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Thursday, November 25, 2010

Being thankful on Thanksgiving

Thanksgiving is quite a holiday!  I cannot say what I wish to say better than what is said below,  other than to thank all the servicemen, the firemen and policemen and all others who serve to protect and defend the civilian population.   Remember my friends, if you are in such service, that the public must never become part of an "us versus them" mentality.   Men and women in such services need to remember that you come from among us, you are part of us and the vast majority of us support you and are on the same side with you.  You deserve our respect and thanks and you always will.  As for those of you have have served in the past, my thanks!   For those who never have and never will, please be thankful that others have been willing to defend you and that all those who do it are volunteers, so give them respect!

Anything in this color is a comment by me, otherwise this article is entire and is attributed appropriately.

America's Christian Heritage - The Revolution and Beyond

by Alliance for Life Ministries

Most people don't realize what this nation was like at its beginning. Even as late as 1776 – 150 years after a Christian group we refer to as the Pilgrims moved their church to America, we see the population of our country as: 98 percent Protestant Christians, 1.8 percent Catholic Christians, and .2 of 1 percent Jewish. That means that 99.8% of the people in America in 1776 professed to be Christians.

(It should be noted that many theists who were not classic Christians still would be identified as Protestants in those days.   However theists acknowledge a Supreme Being...)
Reverend Jonas Clark was a very influential man and the parson of Christ Church, which was "thee" church in a small town named Lexington in 1775. In his church parking lot, only a few feet from the church parsonage, the first shot of the Revelutionary War was fired and the first blood spilled. The people that were killed were members of his congregation. Clark looked down with great anguish at the bodies of those who had died and made this statement: "From this day will be dated the liberty of the world." It began in a church. It began with a pastor that was part of the "Black Regiment" because of the black robes they wore. These pastors preached resounding sermons that resonated throughout New England about the evils of tyranny and the importance of liberty.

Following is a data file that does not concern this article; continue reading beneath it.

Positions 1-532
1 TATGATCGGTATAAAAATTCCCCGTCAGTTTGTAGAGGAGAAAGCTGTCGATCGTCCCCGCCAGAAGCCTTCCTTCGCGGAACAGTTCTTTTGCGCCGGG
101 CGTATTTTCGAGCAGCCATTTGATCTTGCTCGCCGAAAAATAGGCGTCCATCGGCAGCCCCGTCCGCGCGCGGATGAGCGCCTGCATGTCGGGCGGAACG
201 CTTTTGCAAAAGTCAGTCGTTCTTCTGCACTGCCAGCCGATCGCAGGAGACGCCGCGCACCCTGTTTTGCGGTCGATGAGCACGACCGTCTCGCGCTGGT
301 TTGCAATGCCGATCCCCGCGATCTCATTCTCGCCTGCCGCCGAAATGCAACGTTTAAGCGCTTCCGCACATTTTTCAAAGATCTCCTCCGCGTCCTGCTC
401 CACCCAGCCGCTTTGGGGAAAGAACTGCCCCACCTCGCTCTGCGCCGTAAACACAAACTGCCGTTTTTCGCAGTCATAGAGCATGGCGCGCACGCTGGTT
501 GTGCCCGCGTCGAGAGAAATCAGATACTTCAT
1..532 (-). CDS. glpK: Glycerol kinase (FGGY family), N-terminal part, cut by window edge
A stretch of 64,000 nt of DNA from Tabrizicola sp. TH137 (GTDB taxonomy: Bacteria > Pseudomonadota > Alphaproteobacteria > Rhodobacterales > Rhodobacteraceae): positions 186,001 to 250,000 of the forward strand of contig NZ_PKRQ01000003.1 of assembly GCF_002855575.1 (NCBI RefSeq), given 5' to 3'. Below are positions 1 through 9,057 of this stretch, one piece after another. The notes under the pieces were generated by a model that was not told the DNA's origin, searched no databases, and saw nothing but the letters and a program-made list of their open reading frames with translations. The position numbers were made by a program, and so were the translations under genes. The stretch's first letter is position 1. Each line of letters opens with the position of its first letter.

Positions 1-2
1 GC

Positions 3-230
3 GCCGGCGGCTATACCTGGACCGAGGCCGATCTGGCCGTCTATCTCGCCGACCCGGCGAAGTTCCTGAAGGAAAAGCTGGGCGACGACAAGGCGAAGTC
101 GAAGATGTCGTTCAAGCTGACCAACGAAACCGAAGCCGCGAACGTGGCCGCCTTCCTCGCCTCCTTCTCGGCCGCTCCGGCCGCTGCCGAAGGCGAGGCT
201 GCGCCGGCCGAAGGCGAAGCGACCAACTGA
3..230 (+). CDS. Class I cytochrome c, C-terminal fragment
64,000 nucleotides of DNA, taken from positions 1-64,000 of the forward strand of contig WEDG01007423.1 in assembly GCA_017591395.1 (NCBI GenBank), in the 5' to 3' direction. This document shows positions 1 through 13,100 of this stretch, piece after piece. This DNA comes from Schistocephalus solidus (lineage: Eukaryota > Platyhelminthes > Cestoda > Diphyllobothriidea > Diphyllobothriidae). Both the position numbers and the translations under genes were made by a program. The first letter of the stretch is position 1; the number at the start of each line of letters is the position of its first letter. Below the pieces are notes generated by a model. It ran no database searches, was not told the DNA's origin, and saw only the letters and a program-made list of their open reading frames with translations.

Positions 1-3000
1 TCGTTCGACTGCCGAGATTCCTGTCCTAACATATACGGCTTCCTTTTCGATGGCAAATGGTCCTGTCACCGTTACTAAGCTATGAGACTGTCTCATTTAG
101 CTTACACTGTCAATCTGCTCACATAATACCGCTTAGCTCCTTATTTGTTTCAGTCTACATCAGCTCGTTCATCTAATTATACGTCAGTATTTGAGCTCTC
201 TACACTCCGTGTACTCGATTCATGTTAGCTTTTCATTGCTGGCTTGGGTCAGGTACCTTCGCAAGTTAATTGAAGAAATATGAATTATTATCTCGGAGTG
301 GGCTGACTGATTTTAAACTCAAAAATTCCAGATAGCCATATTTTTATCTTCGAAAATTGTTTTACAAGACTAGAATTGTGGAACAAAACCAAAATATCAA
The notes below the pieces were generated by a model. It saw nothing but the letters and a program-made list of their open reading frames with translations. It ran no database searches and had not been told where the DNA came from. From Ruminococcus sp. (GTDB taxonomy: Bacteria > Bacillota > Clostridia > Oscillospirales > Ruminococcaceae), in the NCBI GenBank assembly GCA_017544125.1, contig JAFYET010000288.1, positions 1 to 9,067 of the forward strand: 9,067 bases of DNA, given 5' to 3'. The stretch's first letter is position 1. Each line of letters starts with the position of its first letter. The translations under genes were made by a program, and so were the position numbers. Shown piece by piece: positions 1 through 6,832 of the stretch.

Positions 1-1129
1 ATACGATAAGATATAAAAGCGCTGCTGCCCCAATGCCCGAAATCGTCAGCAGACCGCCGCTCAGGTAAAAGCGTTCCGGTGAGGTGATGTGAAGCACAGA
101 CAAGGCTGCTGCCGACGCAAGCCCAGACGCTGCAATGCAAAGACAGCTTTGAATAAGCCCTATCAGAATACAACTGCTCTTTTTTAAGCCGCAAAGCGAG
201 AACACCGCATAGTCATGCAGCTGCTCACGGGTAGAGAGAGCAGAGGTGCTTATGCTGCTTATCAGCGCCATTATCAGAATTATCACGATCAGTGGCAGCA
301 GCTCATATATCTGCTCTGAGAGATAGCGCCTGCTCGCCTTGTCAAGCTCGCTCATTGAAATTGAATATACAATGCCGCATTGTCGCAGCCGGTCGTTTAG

Revolutionary leaders were devout men who could not have been more empathic in their determination that our national policy rested on Scriptural foundation. Of the 55 delegates to the Constitutional Convention, 52 were Orthodox Christians.

(Also, many were Masons but the Masonic Lodge in the days of the Revolution was, in Europe and especially in the Colonies a kind of a 'gentlemen for freedom' club more concerned about establishing free societies than rituals and secret handshakes.)
After signing the Declaration of Independence, Samuel Adams, who was called the firebrand of the American Revolution, affirmed his obedience to God by stating, "We have this day restored the Sovereign to whom alone men ought to be obedient. From the rising to the setting of the sun may His kingdom come."
Reverend Doctor John Witherspoon, signer of the Declaration of Independence, member of the Continental Congress, described as the "man who shaped the man that shaped America" said, "God grant that in America true religion and civil liberty may be inseparable . . . ." Reverend Witherspoon was also responsible for publishing two American editions of the Bible. 

Benjamin Franklin, who signed the Declaration and was often identified as a deist in his younger years, delivered his most famous speech on June 28, 1787, at the age of eighty-one. He said, "I have lived, sir, a long time, and the longer I live, the more convincing proofs I see of this truth: that God governs in the affairs of man. And if a sparrow cannot fall to the ground without His notice, is it probable that an empire can rise without His aid? We have been assured, Sir, in the Sacred Writings that except the Lord build the house, they labor in vain that build it."
Other notable Christian signers of the Declaration were: Charles Thompson, who is responsible for the first translation of the Greek Septuagint into English; Dr. Benjamin Rush, founder of the first Bible Society in America; Francis Hopkinson, who was responsible for the first American hymnbook; Cesar Rodney, whose home State of Delaware (the first state to ratify the U.S. Constitution) required that officeholders sign a declaration of Christian faith, Thomas Nelson JR, Commander of the Virginia Militia, and Thomas McKean, the man responsible for the first legal commentary on the constitution of the United States. Pennsylvania's Chief Justice, a founding father, said to a man sentenced to die for treason, "It behooves you most seriously to reflect upon your conduct, to repent of your evil deeds, to be incessant in prayers to the great and merciful God to forgive you your . . . sins."

John Hancock, president of the Continental Congress, said, "Let us humbly commit our righteous cause to the great Lord of the Universe."
Governor Morris, who wrote the Constitution in 1787, and wrote in 1790 and in 1791, two commentaries on the Constitution said, "Religion is the solid basis of good morals; therefore education should teach the precepts of religion, and the duties of man toward God."
William Paterson, a signer of the Constitution, closed his speeches with Proverbs 29:2: "When the righteous rule, the people rejoice. When the wicked rule, the people groan."
George Mason, father of the Bill of Rights, exclaimed, "My soul I resign into the hands of my Almighty Creator, whose tender mercies are all over His works . . . "

Nathan Hale, called the "Martyr Spy," came from a solid Christian foundation and upbringing. He is best remembered for his last words, prior to laying down his life for God and country at the young age of twenty-one, "I only regret that I have but one life to lose for my country."
Two other founding fathers of our nation that expressed their fervent Christian beliefs were Roger Sherman and Charles Cotesworth Pinckney. Alexander Hamilton could also be added to that list.